Santana in the Bronxby Aaron Gleeman
October 06, 2004
It is often said in sports that the mark of true greatness is an athlete who can succeed in critical situations even when clearly not at his best, which is exactly what Johan Santana did against the Yankees last night. Santana, who allowed the fewest baserunners per nine innings in the American League this year, was pitching in trouble almost the entire time. In fact, he didn't complete a single inning without allowing at least one runner to reach safely.
Yet Santana made the big pitches when he needed them, got some extremely lucky breaks, and had some incredibly good defense played behind him. It wasn't pretty and it wasn't the type of dominance Twins fans have come to expect from him during the second half, but the end result was just the same: seven shutout innings.
When Santana was done -- lifted after getting out a jam in the bottom of the seventh having thrown just 95 pitches -- he handed the game over to his bullpen. Juan Rincon pitched a scoreless eighth and Joe Nathan came in to pitch the ninth, pumping 97 MPH fastballs at New York hitters until the game was over. The game no doubt went exactly as Ron Gardenhire had hoped, with Santana for seven innings and Rincon and Nathan for one each. Nice, clean and orderly, and just like that the Twins lead the series 1-0.
Whether nerves were doing damage on his control or he was simply a little off his game, Santana struggled with his command for much of the evening. He seemed to rely on his fastball more often than he typically does, perhaps realizing that his off-speed stuff wasn't quite there. The result was fewer silly swings, fewer missed bats, and a lot more hits. The nine hits Santana allowed were the second-most he's given up in 35 starts this season. But he was able to get out of jams each and every time, getting double plays, outstanding catches and pinpoint throws so many times that I thought the Twins were the team with Mystique and Aura on their side.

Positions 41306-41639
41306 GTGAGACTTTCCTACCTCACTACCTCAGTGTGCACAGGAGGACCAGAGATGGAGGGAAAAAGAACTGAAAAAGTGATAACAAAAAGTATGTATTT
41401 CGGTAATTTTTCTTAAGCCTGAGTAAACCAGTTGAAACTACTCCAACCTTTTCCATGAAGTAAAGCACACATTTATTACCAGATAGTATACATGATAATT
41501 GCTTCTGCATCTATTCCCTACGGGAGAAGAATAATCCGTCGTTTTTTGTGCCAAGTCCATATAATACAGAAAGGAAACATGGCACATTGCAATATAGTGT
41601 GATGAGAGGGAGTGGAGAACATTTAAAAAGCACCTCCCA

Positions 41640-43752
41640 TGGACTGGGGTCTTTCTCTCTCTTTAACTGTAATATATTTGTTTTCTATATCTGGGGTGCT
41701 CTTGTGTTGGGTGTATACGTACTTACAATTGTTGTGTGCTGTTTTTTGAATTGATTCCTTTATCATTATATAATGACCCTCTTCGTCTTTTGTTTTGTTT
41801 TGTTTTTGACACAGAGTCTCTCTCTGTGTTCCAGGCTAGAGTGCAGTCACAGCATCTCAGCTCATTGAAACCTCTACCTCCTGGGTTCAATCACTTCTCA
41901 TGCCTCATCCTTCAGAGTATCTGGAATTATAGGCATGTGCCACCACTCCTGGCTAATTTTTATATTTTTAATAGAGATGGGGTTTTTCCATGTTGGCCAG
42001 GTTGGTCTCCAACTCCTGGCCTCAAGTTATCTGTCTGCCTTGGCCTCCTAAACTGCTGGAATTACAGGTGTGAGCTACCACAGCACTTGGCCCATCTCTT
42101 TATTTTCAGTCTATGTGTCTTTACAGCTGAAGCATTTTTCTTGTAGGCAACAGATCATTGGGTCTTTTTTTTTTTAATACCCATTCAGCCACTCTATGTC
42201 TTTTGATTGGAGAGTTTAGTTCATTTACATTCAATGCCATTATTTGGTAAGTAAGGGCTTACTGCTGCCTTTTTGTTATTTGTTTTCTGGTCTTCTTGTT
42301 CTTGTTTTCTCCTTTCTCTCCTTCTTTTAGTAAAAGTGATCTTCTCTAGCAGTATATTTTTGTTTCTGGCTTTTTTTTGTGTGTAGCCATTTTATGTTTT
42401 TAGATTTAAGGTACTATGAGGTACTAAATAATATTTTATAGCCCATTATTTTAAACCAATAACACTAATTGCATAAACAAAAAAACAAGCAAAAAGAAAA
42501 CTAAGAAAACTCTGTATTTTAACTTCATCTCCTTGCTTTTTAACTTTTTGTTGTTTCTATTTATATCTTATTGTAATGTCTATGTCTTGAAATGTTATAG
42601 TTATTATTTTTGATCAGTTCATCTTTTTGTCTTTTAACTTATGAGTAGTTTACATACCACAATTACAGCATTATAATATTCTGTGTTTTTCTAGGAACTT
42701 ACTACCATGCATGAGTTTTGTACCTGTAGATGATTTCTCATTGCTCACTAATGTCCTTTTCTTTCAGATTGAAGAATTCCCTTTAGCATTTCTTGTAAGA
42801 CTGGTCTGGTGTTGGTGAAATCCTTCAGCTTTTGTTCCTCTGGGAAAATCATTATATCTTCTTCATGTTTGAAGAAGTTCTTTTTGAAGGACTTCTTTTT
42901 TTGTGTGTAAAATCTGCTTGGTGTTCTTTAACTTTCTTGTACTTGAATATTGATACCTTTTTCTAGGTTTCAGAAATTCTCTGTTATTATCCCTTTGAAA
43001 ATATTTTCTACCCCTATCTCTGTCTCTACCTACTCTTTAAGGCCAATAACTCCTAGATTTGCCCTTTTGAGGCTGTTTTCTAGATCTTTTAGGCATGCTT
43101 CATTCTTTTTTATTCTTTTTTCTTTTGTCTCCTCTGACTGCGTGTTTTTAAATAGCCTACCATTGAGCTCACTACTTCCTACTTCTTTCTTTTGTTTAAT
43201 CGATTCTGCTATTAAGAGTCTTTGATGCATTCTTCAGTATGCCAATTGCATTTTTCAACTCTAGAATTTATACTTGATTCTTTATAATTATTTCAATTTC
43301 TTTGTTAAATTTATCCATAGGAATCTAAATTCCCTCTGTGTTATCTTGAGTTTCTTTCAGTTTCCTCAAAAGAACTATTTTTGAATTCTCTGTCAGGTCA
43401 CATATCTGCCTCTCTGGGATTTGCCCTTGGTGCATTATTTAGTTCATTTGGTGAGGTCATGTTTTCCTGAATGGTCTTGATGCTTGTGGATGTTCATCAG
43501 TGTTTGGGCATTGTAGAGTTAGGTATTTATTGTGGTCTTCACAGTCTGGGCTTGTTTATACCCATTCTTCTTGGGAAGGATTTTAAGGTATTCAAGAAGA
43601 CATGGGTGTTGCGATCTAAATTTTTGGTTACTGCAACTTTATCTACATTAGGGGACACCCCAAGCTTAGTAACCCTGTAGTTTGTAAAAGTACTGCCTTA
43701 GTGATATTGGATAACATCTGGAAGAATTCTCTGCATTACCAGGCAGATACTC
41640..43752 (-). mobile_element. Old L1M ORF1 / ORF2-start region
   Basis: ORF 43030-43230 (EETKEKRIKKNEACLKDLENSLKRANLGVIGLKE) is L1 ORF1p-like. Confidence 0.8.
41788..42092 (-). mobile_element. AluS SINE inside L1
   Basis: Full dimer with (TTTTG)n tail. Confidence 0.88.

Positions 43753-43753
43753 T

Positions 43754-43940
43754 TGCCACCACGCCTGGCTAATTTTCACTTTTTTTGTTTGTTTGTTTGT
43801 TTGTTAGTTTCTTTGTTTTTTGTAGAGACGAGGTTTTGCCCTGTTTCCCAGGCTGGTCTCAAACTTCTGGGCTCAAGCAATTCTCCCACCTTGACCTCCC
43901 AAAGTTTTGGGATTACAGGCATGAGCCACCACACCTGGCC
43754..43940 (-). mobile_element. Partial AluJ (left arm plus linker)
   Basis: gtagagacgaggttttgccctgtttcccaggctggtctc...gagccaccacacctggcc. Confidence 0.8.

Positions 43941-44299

Aside from Santana, the heroes from Game 1 were Shannon Stewart and Torii Hunter. Stewart went 2-for-4, drove in the Twins' first run, and made a leaping catch to save Santana in the second inning. Hunter collected a single in four at-bats, but it was what he did in the field that was special. With Jorge Posada on third base, John Olerud at the plate and one out in the second inning, Hunter came charging in on a shallow fly ball, made the catch, and fired a one-hop strike to Henry Blanco to nail the tagging Posada at home plate.
Then in the eighth inning, Alex Rodriguez blasted Rincon's first pitch of the game to deep center field. Hunter tracked the ball in a full on sprint, timed his jump perfectly, robbed Rodriguez of at least a double and perhaps a homer, and then went crashing into the wall. Instead of the Yankees having momentum, Rincon being in trouble and the score perhaps being cut to 2-1, the Twins were just one out closer to victory. It was nothing Twins fans haven't seen from Hunter before, but he was certainly at his fearless best, doing whatever was necessary to turn fly balls into outs, even when it meant going up against a wall in an ongoing battle he will proudly never win.